Talking cameras with Jo Whiley

It's time for another gadget chat with Jo Whiley on BBC Radio 1 today at noon. And as spring is – allegedly – in air, it seems like a good time to tal

It's time for another gadget chat with Jo Whiley on BBC Radio 1 today at noon. And as spring is – allegedly – in air, it seems like a good time to talk cameras.  So what’s new?

Stuff's favourite compact camera of the moment is the brand new Fujifilm Z100fd (£140, left). It’s a gorgeous looking, slim cam with 5x zoom that takes excellent 8MP (megapixel) photos. But just as importantly it has a diagonally-sliding lens cover,  backlit Z logo and is available in four colours. We're a superficial bunch. It's smaller brother the Fujifilm X10fd is one of the best cameras for under £100.

At the top end of the market we're massive fans of the Sony T200 which you can pick up for around £200 these days.

Read's Top 10 digital compact cameras

If you do want a zooming camphone, the 5MP Samsung G800 has a 3x zoom lens. This makes it a bit more chunky but it works very well.

And finally, the LG Viewty takes great pictures and has a cool touchscreen interface similar to my favourite, the Apple iPhone (which, I admit, has a rubbish camera).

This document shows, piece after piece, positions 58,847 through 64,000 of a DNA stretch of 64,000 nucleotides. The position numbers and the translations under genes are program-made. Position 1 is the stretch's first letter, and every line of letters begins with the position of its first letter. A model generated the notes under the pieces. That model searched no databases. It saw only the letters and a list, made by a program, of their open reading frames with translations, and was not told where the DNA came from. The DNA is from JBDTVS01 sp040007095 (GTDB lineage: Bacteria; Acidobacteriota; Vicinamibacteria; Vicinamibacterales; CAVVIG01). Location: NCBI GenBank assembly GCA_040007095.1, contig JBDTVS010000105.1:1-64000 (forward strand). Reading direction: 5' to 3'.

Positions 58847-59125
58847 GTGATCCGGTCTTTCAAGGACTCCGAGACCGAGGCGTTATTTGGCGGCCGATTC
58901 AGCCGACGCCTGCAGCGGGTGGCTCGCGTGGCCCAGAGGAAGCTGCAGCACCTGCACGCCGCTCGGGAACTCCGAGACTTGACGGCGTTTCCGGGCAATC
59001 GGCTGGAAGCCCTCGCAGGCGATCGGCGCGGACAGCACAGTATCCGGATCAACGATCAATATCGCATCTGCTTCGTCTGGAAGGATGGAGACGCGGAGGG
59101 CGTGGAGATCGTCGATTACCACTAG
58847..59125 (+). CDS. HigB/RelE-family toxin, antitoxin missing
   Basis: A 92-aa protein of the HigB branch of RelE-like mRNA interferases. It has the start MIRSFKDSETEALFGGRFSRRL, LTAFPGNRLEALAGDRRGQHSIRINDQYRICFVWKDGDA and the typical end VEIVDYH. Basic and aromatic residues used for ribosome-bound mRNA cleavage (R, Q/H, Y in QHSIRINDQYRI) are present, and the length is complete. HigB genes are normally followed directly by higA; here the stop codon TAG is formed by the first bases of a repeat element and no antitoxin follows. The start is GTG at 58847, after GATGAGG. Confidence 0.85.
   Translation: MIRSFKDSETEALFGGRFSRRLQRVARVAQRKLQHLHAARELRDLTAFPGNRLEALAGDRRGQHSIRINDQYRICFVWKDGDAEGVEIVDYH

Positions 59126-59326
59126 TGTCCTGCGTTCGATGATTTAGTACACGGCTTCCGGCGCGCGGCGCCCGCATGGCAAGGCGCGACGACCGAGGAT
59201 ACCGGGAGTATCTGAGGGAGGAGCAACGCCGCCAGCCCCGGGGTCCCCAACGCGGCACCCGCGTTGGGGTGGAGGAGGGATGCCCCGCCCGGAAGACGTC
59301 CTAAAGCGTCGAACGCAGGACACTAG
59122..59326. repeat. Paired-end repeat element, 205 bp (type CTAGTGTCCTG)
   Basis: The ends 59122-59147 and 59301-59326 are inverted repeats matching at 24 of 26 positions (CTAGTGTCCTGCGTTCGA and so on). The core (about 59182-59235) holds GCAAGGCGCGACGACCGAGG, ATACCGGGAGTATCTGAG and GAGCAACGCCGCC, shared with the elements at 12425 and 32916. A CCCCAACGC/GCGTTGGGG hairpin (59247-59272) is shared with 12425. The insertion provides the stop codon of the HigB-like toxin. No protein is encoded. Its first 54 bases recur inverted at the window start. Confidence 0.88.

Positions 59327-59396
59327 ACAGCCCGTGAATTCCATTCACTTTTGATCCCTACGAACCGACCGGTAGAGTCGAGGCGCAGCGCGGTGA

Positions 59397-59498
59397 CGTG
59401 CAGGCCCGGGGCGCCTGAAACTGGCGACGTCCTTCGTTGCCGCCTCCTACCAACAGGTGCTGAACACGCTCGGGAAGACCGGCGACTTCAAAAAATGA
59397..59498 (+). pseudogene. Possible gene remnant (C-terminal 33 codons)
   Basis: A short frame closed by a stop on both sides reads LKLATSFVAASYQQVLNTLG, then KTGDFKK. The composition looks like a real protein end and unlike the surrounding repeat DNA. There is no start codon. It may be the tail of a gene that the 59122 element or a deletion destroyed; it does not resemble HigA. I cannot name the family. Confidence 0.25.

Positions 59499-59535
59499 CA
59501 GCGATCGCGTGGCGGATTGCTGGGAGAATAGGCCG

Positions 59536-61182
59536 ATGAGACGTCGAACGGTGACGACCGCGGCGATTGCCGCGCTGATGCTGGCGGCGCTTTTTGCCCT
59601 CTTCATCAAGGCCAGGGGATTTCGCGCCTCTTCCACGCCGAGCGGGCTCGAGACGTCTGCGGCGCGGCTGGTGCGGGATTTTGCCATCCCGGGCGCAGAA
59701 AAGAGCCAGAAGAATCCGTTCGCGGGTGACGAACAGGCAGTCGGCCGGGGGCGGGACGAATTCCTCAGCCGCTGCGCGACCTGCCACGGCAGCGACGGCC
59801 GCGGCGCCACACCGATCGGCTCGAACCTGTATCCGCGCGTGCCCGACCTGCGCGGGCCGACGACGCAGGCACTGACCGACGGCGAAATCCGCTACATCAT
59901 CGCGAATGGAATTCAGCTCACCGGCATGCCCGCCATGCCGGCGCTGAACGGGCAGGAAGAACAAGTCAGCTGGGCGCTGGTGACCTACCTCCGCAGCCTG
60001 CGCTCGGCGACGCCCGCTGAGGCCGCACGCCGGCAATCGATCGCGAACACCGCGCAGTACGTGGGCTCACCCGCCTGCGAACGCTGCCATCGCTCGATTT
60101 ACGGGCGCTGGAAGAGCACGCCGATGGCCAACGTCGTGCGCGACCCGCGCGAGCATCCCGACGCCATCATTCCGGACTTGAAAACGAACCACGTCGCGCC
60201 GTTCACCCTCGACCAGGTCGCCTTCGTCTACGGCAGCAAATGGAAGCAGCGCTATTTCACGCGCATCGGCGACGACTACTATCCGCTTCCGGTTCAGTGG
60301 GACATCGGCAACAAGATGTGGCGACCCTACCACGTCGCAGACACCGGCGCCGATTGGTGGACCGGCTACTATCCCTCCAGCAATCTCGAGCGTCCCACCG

Prices on all phones vary depending on contract

Read our Top 10 Camera Phones

Despite the best efforts of Sony and Olympus, most enthusiasts choose Nikon or Canon. For a great budget DSLR, you can pick up a 6.1MP Nikon D40 (pictured) with lens for as little as £300. I stilll use one of these myself because it's lightweight and practical. That's despite the newer 10.2MP Nikon D40x now being available(see our video review).

One step up is the band new Canon 450D, which costs about £500 for the body only (You can pick up the previous version, the excellent Canon 400D, for £400 with lens).

If you want a halfway house that delivers the quality of an SLR in a smaller package, just get a big-zooming 'bridge camera' like the 18x zoom Panasonic FZ18 (£220).

Read our Top 10 Digital SLRs

Read our Top 10 Bridge Cameras

Most digital cameras – except SLRs – will capture movies, but if you’re serious about making your own films you’ll want a proper camcorder.

It’s all over for tape-based camcorders. Unless you want something really really cheap, look for a camcorder with a hard drive or memory card. These tend to be smaller and more versatile – and many of them record in hi-def, which will be much more relevant when hi-def Blu-ray recorders appear over the coming months.

We’ve also done a test of headcams recently (watch the video), which are great for point-of-view shots. I recorded my cycle to work and suddenly it seemed like an action-packed adventure rather than just a dull commute. The best budget headcam is Oregon Scientifc’s ATC2K, £90, which has the camera built in - but my fave is the £155 BlackEye Two that plugs into an external camera.

Read our Top 10 camcorders